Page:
Tirefour Broch, Isle of Lismore, Argyll
2 miles north-east of Achnacroish
~ History ~
Brochs are massive, circular, prehistoric fortified dwellings some 2,500 years old. They have been built using a drystane construction method with walls typically 12 feet thick and an inside floor space of around 30 feet in diameter.
These round-houses were built and occupied from around 800BC until the second century AD. This is the earlier part of the Scottish Iron Age when defensive hill forts were being constructed in prominent and strategic positions in the landscape across the British Isles.
Tirefour Broch was inhabited during the Roman era as shown by the discovery of an enamel brooch in the foundation layer. It was also inhabited through to the Middle Ages. Among the finds in the broch was a decorative pin from the 8th century and a Norse pin and rivets, dating from the 11th or 12th century. Located near the broch are the remains of a rectangular building in the Norse style.
The history of this broch standing like an ancient sentinel overlooking the ferry crossings to Lismore and all ships that pass by its coast over 25 centutries from Iron Age through to the Middle Ages, well deserves inclusion as a key stronghold in Castle-Finders.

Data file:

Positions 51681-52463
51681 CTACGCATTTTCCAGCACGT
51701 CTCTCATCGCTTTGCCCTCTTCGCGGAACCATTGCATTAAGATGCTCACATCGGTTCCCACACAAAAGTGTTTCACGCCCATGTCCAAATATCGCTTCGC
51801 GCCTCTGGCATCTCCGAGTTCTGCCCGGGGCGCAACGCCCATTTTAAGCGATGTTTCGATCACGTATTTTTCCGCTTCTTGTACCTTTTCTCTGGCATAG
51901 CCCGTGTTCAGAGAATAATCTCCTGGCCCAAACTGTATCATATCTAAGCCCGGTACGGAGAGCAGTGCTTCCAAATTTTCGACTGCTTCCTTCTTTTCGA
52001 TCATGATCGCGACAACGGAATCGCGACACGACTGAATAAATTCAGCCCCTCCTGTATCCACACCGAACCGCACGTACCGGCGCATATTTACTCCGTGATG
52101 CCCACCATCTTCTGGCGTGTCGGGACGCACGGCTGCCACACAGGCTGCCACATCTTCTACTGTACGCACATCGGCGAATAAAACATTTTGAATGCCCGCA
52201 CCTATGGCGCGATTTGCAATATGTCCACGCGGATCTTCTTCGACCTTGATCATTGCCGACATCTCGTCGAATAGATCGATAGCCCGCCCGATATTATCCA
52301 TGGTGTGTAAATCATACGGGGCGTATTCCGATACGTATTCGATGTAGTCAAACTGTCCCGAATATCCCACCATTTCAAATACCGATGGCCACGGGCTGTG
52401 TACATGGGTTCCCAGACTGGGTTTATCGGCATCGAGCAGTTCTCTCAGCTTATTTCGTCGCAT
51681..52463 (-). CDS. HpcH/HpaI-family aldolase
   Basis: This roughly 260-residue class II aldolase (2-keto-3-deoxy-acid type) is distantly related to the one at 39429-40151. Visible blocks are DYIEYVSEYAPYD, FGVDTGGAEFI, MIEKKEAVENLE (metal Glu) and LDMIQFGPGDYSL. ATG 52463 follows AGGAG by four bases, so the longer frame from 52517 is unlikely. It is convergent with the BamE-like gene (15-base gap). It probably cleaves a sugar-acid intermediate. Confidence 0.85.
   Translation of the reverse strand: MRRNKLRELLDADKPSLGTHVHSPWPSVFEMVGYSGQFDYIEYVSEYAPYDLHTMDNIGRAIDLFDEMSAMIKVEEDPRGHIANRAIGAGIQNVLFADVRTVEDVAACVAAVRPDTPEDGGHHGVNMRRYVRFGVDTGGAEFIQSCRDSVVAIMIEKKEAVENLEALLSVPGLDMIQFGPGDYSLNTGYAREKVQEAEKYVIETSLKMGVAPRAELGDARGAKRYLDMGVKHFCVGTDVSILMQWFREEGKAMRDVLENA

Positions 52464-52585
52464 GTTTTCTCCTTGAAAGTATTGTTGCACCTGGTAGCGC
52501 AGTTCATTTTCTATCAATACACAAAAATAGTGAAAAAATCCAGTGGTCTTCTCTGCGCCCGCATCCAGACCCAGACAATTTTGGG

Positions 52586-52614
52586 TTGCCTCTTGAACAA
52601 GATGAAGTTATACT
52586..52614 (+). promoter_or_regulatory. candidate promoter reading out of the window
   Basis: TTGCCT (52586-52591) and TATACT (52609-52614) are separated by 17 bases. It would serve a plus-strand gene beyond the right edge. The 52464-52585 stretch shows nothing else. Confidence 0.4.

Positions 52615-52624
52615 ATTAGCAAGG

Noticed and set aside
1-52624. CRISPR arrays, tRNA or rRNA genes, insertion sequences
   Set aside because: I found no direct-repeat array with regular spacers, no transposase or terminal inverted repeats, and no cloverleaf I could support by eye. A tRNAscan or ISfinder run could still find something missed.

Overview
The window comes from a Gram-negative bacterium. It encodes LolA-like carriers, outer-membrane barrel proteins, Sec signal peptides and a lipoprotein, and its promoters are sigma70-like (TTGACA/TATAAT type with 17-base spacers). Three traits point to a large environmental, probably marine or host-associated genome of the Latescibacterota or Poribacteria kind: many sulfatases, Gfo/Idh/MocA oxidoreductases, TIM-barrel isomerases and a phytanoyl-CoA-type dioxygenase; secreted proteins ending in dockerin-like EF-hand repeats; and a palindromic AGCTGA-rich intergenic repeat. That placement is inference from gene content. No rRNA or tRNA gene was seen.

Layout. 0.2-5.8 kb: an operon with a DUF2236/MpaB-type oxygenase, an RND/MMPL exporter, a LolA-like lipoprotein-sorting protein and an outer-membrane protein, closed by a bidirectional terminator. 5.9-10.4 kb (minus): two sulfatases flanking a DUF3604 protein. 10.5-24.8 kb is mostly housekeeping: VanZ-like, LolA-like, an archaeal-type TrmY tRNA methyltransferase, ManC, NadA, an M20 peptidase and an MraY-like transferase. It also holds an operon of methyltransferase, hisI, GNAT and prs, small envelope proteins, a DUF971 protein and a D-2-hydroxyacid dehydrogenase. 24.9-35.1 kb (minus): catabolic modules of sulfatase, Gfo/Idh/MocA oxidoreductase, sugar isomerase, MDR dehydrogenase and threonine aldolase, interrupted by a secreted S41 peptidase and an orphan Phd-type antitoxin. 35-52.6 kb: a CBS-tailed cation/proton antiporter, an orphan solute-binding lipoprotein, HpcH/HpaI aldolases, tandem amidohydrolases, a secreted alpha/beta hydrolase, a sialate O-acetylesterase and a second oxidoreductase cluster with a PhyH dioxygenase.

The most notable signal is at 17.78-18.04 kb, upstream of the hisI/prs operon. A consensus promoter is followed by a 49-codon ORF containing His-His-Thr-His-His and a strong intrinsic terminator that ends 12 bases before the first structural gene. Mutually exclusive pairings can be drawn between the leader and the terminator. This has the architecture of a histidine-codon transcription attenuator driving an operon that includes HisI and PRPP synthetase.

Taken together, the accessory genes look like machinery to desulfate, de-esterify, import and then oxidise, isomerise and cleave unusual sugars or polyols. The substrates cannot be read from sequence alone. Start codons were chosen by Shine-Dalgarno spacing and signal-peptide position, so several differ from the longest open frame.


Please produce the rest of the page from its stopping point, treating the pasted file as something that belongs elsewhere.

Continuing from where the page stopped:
Access to the Broch is via a small track that ends at a small cottage where a gate across the track makes you feel you have reached its end and there is no sign of the broch. You can either park here with due consideration and walk, or you can continue by car further along the track where you will see the broch come into view on your left, with a much reduced walk, On a clear day the views are said to be spectacular. Unfortinately on our visit we neither had the time due to having to meet the final ferry of the day, nor the weather. A few photo's from the track and later from the air provided us witha glimpse of this fabulous ancient 'castle'.